Stress and heavy emotional burden can stop a menstrual cycle even if all other factors have been addressed. Why? Stress elevates corticotropin-releasing hormone which holts reproductive function. It makes sense, why would our body prioritise reproduction in a time where our body is giving us signals of being unsafe?

3. Low carb diet

A recent trend towards low carb dieting has been a leading factor in the cessation of many womens menstrual cycles over the past decade. This fear or carbs is real and must be worked on and no wonder why it evolved, we are told carbs make us put on weight where infant this is incorrect – processed foods make us put on weight so dump the white carbs and get stuck into the wholegrain, legumes and vegetables, the way nature intended them.

In a carbohydrate restricted diet a max of 50gm of carbs (1 cup cooked rice) is recommended per day compared with the recommended 250gm of carbohydrates a day (5 cups cooked rice). That is a big difference.

Why are carbs important for our menstrual cycle? Carbs strengthen and nourish the hypothalamic-pituitaty-ovarian connection that is responsible for hormone pulsatility, without this vital function our hormones are unable to reach adequate levels to bring on ovulation. Think of carbs as the fuel that allow our brain to talk with our reproductive organs.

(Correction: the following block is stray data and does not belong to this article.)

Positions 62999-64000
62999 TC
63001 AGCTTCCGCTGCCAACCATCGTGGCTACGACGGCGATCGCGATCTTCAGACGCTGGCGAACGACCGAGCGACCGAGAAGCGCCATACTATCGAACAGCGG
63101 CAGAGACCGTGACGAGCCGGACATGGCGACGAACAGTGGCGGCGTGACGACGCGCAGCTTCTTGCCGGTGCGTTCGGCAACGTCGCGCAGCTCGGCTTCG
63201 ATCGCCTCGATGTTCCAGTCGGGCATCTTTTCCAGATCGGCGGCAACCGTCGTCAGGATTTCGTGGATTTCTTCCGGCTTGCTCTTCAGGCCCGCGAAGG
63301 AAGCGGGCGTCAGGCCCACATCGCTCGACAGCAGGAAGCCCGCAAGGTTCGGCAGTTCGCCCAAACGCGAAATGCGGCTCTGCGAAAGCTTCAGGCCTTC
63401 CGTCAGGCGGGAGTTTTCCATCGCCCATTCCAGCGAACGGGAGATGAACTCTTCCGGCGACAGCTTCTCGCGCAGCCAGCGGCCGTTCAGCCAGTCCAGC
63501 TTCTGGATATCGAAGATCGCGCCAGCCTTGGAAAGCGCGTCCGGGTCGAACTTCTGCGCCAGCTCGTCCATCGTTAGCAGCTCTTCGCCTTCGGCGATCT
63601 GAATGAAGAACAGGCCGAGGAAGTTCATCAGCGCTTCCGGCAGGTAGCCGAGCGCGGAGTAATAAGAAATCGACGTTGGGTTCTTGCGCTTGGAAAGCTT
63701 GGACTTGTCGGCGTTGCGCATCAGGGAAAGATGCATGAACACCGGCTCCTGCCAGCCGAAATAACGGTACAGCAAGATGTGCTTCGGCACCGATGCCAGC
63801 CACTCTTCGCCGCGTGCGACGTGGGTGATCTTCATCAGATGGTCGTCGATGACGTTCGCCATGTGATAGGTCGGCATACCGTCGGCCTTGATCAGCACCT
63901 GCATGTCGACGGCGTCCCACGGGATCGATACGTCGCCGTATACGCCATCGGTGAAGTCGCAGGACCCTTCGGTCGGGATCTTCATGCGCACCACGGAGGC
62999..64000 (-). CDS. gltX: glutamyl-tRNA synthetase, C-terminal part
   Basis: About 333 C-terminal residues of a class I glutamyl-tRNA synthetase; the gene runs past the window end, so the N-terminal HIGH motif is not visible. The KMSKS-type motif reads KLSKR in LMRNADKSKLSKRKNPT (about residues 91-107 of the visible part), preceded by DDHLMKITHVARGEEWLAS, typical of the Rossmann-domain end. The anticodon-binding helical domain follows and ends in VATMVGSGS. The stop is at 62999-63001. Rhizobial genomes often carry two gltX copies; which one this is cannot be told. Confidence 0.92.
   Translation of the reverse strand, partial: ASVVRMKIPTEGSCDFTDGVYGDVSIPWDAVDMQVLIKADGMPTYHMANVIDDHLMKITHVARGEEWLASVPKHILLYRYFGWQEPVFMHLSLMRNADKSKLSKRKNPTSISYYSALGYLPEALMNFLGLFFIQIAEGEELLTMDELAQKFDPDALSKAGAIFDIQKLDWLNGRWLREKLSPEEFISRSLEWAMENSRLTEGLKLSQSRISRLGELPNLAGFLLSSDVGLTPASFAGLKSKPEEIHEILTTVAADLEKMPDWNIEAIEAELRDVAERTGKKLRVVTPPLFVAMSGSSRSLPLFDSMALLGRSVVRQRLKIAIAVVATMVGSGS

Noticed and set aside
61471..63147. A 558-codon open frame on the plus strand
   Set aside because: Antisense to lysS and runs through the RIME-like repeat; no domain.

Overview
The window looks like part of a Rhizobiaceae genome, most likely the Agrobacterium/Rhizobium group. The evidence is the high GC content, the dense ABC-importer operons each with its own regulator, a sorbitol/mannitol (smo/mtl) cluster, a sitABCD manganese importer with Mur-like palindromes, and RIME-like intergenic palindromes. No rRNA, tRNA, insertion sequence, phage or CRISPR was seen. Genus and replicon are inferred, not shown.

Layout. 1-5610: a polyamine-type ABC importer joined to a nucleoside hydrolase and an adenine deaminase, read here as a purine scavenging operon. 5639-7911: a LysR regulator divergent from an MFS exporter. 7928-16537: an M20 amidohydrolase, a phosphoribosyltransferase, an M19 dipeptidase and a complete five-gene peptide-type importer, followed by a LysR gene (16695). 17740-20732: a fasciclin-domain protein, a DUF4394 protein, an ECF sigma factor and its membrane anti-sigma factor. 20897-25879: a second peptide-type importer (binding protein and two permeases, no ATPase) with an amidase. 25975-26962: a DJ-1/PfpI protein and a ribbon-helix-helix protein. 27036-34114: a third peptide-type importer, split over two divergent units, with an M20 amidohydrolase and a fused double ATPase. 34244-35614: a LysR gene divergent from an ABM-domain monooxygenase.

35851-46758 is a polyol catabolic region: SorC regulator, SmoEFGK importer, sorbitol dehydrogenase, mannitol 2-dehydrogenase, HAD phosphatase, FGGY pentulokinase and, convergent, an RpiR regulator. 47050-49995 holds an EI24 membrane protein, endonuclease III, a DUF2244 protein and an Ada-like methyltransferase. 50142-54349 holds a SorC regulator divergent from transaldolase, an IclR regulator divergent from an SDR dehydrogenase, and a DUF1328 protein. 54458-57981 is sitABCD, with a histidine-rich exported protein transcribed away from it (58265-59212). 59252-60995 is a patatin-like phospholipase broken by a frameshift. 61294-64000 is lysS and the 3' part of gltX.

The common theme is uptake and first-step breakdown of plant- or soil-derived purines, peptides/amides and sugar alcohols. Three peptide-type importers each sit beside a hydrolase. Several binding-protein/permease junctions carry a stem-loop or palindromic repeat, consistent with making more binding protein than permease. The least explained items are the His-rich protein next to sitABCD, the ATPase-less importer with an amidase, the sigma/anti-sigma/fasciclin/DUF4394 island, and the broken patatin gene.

4. Over training

Exercise stimulates the hypothalamic-pituitary-adrenal axis leading to increased levels of prolactin, cortisol and other reproductive hormones in our body. Prolonged exposure to high intensity exercise coupled with a relative energy deficiency (under-eating) leads to a reduction in hormone pulsatility that allows for ovulation to occur (like what we talked about earlier). What is classified as over training? F45 5 days a week, 7 day a week marathon training, heavy weights training, training without a rest day.

5. Thyroid imbalance

An underactive thyroid gland (hypothyroidism) can cause amenorrhea, characterised by high TSH, insufficient T3, T4 and high prolactin levels. Why? Because our endocrine organs speak to each other and if one organ isn’t happy it tells and affects the others.